Slide Bureau Brings Another Approach to Sparkling Presentations
The Seattle area is home not only to the behemoth of presentation software, Microsoft’s PowerPoint, but also at least three upstarts trying to improve presentation tools in one way or another.
The latest is Slide Bureau from boutique software design and consulting firm Jackson Fish Market (JFM). The company of “software artisans” focuses on user interfaces, experience, and branding for clients including Amazon Kindle, Walt Disney, Mattel, and several groups within Microsoft, the co-founders’ former employer. For example, the firm helped expand the reach of the Kindle’s X-Ray feature, which helps readers find where various terms or people are mentioned in a book.
Slide Bureau is a tool for creating presentations on an iPad, starting from a set of templates meant to give people the design sensibilities of a professional.
“Our entire job in that business is to give visual voice to people’s ideas,” says co-founder Hillel Cooperman, who spent a decade at Microsoft working on projects including Internet Explorer for Macintosh, MSN Explorer, and Windows Vista User Experience.
Not surprisingly, Cooperman does a lot of presentations himself and is routinely asked how he gets such fine looking slides. “Jenny made them,” he quips, referring to his JFM co-founder Jenny Lam, creative director on the Windows User Experience team from 2001 to 2007. “We always joke, Too bad Jenny can’t make everyone’s slides.”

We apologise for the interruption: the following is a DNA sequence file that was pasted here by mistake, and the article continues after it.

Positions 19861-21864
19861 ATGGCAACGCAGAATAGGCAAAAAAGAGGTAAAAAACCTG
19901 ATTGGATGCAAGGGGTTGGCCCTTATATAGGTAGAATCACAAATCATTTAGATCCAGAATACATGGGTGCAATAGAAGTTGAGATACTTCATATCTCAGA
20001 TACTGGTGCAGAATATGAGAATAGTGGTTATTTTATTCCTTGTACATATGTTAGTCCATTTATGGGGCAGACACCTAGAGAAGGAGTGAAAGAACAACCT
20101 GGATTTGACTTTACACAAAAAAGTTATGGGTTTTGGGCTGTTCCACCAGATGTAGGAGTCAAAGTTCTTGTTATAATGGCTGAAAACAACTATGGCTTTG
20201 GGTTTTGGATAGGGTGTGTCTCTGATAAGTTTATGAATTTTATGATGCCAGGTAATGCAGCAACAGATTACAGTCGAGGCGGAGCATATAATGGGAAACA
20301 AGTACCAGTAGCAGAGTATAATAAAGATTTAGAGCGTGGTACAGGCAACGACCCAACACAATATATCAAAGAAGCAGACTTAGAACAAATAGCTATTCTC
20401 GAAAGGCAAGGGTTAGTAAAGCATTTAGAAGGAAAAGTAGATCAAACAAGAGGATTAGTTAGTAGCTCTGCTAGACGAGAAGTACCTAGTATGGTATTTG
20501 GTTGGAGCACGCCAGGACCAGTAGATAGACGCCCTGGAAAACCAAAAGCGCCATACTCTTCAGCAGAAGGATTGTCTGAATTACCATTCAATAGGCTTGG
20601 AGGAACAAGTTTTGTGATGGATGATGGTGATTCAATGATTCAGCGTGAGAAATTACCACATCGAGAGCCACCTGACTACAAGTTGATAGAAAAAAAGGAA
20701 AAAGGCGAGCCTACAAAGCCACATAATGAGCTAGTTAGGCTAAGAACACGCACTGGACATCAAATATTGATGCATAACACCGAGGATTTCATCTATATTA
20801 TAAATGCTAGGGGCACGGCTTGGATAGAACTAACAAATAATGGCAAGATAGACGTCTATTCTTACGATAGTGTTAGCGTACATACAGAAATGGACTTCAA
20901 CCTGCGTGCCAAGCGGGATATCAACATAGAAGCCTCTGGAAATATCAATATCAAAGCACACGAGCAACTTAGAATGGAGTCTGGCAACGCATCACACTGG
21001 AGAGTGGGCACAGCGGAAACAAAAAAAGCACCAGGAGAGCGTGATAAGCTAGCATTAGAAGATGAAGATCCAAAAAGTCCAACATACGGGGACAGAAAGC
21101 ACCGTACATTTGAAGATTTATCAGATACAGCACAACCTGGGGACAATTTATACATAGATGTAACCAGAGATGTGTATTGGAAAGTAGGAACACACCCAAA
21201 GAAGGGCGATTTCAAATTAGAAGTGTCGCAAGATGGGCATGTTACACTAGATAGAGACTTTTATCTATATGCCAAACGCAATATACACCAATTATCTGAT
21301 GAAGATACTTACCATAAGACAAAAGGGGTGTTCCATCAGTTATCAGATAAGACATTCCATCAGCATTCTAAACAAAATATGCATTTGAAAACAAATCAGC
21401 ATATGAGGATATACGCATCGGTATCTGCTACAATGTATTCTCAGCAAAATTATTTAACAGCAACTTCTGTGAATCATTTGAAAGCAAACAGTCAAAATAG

That was the kernel of the idea of Slide Bureau, which joins other stand-alone JFM products such as A Story Before Bed, which synchronizes video of a parent reading an ebook with the pages of the book.
In trying to improve on the sometimes (always?) dreaded PowerPoint presentation, Slide Bureau joins Seattle-based Haiku Deck, which earlier this month released an iPhone version of its light-weight presentation software; and Redmond, WA-based 9SLIDES, which pairs audio and video with slide presentations, and has lately emphasized its use as a tool for employee training and education.
The conventional wisdom that PowerPoint is too complex for ordinary users to make good presentations was borne out by a pair of German psychology researchers, and published in the journal Technical Communication in May 2012 (PDF).
“The process of slide generation seems to be patchwork, and a large amount of time is spent on design and animation; thus we recommend measures to reduce the time spent on matters of visual style,” wrote Meinald T. Thielsch and Isabel Perabo, after surveying more than 1,000 business and education users of presentation software.